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Heat defeats Thunder, 91-85, in Game 3 of NBA Finals

MIAMI — Regrets? The Oklahoma City Thunder certainly has a few after the final 1 1/2 minutes of Game 3 of the NBA Finals.

The Thunder was within a point of the Miami Heat on Sunday night at AmericanAirlines Arena, and then it wasn’t after a flurry of missed shots and an egregious turnover by Thabo Sefolosha.

Miami converted five of six free throws in the last 1:19 to secure a 91-85 victory that gave the Heat a 2-1 lead in the best-of-seven series. Game 4 is here Tuesday.

LeBron James had 29 points on 11-for-23 shooting to go with 14 rebounds for the Heat, and Dwyane Wade had an all-around excellent game with 25 points, seven rebounds and seven assists.

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Things were trending heavily in the Thunder’s direction only a few minutes earlier after Russell Westbrook made a pull-up jumper, capping a 6-0 run that pulled the Thunder to within 86-85 with 1:30 to go.

But the Thunder’s final four possessions were all regrettable. Kevin Durant badly missed a running jumper, Westbrook missed a three-pointer, Sefolosha bounced an inbounds pass directly to Wade and then Westbrook missed a three-pointer.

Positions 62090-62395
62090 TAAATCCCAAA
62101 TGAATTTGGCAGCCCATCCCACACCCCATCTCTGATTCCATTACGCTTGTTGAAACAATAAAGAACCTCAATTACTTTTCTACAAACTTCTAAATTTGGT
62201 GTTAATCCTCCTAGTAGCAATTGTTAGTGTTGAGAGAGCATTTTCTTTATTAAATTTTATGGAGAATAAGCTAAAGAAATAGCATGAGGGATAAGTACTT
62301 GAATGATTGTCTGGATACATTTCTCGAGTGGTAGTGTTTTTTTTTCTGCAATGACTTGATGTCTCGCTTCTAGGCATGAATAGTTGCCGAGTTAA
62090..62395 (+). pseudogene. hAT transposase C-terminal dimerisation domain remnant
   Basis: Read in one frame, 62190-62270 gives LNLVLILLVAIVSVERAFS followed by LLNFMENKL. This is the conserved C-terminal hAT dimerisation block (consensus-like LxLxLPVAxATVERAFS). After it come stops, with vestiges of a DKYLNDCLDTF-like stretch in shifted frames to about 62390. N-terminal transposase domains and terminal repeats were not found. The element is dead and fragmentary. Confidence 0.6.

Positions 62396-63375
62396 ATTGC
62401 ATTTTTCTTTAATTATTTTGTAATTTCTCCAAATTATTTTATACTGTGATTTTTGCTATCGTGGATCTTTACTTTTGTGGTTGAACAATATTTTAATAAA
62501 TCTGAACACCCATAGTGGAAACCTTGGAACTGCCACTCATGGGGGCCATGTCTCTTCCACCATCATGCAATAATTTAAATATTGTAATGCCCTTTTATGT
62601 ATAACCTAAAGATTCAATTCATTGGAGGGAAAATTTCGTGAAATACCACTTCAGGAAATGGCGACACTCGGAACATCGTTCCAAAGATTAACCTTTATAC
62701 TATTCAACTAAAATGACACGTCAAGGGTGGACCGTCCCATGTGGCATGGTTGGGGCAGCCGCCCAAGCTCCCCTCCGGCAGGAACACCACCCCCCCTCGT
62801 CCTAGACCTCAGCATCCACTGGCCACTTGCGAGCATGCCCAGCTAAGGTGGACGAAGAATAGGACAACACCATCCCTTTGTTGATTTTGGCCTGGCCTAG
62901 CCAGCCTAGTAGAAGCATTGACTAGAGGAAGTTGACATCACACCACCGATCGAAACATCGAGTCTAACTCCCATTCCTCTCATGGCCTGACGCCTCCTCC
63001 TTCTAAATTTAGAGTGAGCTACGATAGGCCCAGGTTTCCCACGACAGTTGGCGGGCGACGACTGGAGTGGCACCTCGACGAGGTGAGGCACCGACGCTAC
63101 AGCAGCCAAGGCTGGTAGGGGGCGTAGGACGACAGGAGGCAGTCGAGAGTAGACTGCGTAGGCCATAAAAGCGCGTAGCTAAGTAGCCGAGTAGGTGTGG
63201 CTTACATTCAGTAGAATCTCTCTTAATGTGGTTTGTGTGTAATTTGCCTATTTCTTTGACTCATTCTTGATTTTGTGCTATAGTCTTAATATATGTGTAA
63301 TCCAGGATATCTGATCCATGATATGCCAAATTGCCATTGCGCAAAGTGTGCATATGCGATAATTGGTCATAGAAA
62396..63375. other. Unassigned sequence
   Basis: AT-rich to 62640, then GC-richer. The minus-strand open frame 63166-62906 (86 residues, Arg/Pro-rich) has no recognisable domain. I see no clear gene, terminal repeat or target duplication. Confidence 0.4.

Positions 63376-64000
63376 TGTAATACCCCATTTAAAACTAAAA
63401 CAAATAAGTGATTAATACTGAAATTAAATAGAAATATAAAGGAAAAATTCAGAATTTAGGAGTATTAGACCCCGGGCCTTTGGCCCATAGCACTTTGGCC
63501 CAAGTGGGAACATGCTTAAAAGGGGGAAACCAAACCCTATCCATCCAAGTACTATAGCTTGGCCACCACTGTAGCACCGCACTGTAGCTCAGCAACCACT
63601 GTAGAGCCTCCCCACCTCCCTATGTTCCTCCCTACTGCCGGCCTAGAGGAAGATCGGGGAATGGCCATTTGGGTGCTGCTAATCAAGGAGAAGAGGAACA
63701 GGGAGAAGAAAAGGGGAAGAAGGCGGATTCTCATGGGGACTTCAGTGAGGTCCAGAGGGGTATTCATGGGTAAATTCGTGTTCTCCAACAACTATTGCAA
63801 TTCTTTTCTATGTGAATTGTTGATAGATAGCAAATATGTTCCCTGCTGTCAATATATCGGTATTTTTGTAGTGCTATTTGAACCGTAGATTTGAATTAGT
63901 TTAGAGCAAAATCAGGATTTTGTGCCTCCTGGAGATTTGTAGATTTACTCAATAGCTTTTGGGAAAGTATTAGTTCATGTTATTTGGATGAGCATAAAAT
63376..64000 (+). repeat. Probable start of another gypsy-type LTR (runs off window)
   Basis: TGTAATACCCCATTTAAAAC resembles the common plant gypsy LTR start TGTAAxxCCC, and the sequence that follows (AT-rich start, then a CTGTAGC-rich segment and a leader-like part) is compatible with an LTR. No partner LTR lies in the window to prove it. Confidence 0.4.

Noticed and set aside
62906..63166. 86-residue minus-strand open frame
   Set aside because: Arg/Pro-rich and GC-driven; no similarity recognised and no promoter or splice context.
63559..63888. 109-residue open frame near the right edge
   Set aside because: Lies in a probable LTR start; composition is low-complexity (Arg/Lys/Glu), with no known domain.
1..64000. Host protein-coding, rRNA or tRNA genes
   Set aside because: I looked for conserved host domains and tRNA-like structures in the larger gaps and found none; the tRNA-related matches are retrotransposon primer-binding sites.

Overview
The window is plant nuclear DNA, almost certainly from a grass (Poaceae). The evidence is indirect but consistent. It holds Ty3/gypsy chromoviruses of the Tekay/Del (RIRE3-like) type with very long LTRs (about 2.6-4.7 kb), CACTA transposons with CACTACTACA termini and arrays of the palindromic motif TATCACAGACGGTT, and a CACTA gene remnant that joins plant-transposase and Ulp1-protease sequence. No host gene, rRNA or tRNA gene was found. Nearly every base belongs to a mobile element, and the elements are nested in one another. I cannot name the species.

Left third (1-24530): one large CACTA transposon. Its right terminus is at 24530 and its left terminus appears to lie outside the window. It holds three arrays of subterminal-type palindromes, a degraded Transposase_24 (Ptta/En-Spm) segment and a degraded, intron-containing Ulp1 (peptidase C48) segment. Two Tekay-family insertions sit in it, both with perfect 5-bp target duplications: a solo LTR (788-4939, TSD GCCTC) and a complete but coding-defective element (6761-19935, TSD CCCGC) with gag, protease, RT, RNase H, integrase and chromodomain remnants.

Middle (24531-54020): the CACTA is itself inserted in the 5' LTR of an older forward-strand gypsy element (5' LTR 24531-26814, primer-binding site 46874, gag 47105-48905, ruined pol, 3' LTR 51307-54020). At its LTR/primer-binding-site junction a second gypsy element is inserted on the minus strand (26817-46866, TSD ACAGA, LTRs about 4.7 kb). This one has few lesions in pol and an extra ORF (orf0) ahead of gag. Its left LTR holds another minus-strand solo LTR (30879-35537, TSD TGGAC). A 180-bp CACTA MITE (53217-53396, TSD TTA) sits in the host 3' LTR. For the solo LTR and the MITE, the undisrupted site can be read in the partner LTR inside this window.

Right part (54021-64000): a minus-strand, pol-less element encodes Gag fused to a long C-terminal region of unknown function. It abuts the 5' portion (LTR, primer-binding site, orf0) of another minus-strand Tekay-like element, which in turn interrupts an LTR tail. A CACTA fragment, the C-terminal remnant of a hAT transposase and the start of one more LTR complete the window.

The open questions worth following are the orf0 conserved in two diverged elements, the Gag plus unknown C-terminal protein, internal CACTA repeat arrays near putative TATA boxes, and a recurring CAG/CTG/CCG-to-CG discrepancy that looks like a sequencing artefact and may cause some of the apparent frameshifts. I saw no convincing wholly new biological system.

Durant finished with 25 points, making 11 of 19 shots, and Westbrook had 19 points. But Oklahoma City guard James Harden struggled mightily, scoring nine points on two-for-10 shooting.

The Thunder looked defeated after flubbing three consecutive possessions midway through the fourth quarter that ended in turnovers, spoon-feeding the Heat’s 8-0 run that included three-point plays by James and Wade.

Harden was twice the guilty party for the Thunder, making a bad pass that went off Durant’s hands and then losing his dribble on Oklahoma City’s next possession.

Heat 69, Thunder 67 (end of third quarter)

For a team that was outscored by only a point, things could not have unraveled much more quickly than they did in the third quarter for Oklahoma City.

Kevin Durant played sparingly in the quarter after picking up his fourth foul and the Thunder frittered away all of a 10-point lead it had taken at one point.